Bonney Lake police discovered at least two homeless camps in the Washington State University forest Tuesday, one littered with hundreds of possibly stolen gambling pull-tabs.
The discovery occurred during a planned sweep of the forest to find and break up transient camps — and hopefully recover a handgun recently reported stolen.
In the past five weeks, the department received reports of seven successful and one attempted vehicle prowl outside the shopping centers north of the forest; three prowls were reported in the past week. The crimes occurred at various times of day and often in the space of minutes, leaving police no clear pattern to follow, Ofc. Daron Wolschleger said.
“When a theft happens out here, usually the suspect will run to the woods, take what they want and discard everything else before moving on,” he said.
The roughly 140-acre forest is thick with growth and dozens of rough trails, making police searches on foot or bike difficult at best; felony crimes will warrant a K-9 search. The area’s relative seclusion has made it a prime spot for concealing criminal activity, ranging from underage drinking to drug activity and, in some cases, sexual assault.
“(When a crime is reported) we can contain it with patrol cars from outside, but it’s still a huge area to cover,” Wolschleger said.
During warmer months, the forest has also been known to house illegal camp sites. Last summer, the city shut down “Paradise Cove,” a particularly sophisticated vagrant encampment replete with power, a kitchen and a structure sturdy enough to ride out the 2012 ice storm.
Police had been planning for weeks to sweep the forest for camp sites in a recently acquired all-terrain vehicle. Department officials plan to use the buggy — a Kawasaki Mule 610 — to eliminate the trials of searching Bonney Lake’s forests. The vehicle is designed to traverse rough terrain and hopped several curbs in and out of the forest easily during the operation.
The report of a .45 caliber pistol stolen from a vehicle parked near the Tall Firs Cinema Friday put police on high alert. Officers on the sweep were urged to approach anyone they encountered with caution, and a metal detector was deployed at every camp site found.
The Mule was deployed outside the Franciscan Medical Pavilion shortly after 2 p.m. and, within minutes, came across a man and teenaged boy wandering a section of woods north of Fred Meyer. The man was unaware of its presence until police were right on top of them — indeed, the small motor could easily be mistaken for a lawn mower.
The two — known to police from past investigations — were stopped and searched. Officers seized a boxed printer cartridge to investigate whether it had been reported stolen. The man was released from the scene and the teen agreed to lead police to a camp deep in the forest south of Goodwill.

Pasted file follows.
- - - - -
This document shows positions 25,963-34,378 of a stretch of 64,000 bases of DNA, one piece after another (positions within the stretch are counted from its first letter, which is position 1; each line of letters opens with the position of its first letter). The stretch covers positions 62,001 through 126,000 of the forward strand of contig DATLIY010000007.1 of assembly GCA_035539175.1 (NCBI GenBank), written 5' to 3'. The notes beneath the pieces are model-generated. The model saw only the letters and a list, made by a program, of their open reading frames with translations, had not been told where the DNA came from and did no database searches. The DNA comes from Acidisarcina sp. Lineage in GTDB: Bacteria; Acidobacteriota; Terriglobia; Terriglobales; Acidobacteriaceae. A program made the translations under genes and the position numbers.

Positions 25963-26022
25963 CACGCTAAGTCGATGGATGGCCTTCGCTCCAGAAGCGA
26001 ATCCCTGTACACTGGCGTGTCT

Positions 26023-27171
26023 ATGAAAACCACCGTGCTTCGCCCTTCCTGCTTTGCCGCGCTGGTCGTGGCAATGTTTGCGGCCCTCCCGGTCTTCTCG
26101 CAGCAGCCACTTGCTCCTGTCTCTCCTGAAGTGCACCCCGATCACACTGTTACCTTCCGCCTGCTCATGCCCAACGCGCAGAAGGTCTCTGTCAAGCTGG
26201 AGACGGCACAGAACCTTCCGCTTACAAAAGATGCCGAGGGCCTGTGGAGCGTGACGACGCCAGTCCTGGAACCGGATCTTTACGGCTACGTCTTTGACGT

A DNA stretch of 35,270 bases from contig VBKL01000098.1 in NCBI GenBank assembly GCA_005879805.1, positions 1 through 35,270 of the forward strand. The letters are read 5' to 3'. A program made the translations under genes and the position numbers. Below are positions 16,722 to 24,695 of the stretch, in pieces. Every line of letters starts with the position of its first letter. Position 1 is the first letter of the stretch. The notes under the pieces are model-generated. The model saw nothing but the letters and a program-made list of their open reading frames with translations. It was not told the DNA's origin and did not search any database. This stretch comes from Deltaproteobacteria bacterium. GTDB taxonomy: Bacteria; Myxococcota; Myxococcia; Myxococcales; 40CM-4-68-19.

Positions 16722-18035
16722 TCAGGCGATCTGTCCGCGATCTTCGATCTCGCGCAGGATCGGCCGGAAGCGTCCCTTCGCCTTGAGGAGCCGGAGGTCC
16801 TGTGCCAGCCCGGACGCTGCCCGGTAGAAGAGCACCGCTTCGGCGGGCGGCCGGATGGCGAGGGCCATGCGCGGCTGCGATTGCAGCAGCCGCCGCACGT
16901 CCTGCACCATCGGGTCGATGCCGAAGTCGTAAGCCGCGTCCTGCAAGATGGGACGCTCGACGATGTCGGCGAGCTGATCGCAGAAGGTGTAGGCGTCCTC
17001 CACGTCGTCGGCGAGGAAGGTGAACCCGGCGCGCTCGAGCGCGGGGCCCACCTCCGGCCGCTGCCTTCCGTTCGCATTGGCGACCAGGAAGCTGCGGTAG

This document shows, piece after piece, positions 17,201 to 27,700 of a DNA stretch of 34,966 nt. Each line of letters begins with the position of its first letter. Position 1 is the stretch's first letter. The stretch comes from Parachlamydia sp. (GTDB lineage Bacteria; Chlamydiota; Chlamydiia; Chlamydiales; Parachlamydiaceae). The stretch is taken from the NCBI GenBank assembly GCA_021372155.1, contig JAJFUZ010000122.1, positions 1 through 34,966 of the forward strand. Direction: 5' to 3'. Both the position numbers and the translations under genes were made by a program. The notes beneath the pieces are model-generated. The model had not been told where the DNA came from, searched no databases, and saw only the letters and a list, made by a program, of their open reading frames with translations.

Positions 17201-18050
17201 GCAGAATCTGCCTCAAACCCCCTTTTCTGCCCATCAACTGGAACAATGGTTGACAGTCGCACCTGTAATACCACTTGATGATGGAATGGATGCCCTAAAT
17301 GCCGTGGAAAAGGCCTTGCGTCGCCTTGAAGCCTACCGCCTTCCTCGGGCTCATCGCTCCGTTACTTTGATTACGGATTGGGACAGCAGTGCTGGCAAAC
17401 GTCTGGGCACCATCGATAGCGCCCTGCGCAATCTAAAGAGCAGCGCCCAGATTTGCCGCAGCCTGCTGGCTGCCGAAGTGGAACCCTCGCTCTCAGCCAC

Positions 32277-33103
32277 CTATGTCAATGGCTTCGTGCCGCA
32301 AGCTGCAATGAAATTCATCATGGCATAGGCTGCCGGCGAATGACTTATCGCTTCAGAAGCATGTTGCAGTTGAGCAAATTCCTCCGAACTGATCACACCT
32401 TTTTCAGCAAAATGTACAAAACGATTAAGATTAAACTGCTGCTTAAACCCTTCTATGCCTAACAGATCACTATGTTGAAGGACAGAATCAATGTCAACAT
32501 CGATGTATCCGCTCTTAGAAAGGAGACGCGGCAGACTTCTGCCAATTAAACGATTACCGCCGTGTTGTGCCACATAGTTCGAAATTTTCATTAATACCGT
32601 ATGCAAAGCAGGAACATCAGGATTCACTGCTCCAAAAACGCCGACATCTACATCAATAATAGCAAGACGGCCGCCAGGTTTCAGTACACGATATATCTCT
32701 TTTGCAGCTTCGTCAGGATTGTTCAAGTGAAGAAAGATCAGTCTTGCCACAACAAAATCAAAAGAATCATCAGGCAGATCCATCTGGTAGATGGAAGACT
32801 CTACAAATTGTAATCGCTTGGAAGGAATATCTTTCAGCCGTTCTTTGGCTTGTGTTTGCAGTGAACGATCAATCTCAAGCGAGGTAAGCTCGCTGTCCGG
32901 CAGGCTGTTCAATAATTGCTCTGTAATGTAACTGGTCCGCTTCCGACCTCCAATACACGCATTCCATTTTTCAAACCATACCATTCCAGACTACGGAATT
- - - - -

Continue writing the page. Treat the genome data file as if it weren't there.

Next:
“We probably wouldn’t have come down a trail like this without the Mule,” Sgt. Ryan Boyle said as he led the way into a path surrounded by trees and brambles.
Several yards in, officers found the encampment — a pile of blankets, pillows, a small statue of a geisha and the aforementioned pull-tabs.
“It’s not unusual for (a suspect) to steal a blanket from the Goodwill and bring it back here,” Wolschleger said.
They notified Public Works employees — on standby during the operation to clean up any camps found — and Wolschleger and Chief Dana Powers moved on to search for similar sites. Boyle stayed behind to sweep the area in case the missing handgun was hidden nearby.
No one had reported the theft of the pull-tabs, commonly sold in bars, and they didn’t appear to be used. But the department would be able to report the ticket numbers to the state Gambling Commission for later investigation, Boyle said.
Soon Powers and Wolschleger radioed to report they found another encampment, less than half a mile west and immediately outside the Tall Firs Plaza.
“Bonney Lake police, we’re coming in,” Wolschleger said just before opening the front of a small tent. No one was inside, but there was bedding and several boxes of food. “This is something somebody will definitely come back here for. “Just 30 feet off the main trail, there are people sleeping out here.”
Wolschleger made a note to have an officer check the site for occupants later.
The majority of the forest trails had been searched inside an hour, a feat that would have been impossible without the Mule.
The Mule was acquired by the department earlier this year after being recovered and impounded by King and Pierce counties’ P.A.T.R.O.L. auto theft task force. State Farm had long ago paid out to the original owner, and offered to donate it to the task force. They declined, and BLPD was able to pick it up for the cost of the impound fee. It was soon refitted with emergency lights and decals identifying it as a law enforcement vehicle.
The buggy was present at the recent Spike & The Impalers concert and had been tested in forest terrain, but Tuesday’s sweep was its first major operation.
“We’re very excited about having the Mule,” Assistant Chief James Keller said in a written statement. “Our goal is to prevent transients from setting up camps, and to apprehend car prowlers and shoplifters who may have been able to get away in the forest previously.”
The Mule is now intended for more frequent deployments in the WSU forest, as well as the forests outside Allan Yorke Park and Bonney Lake High School.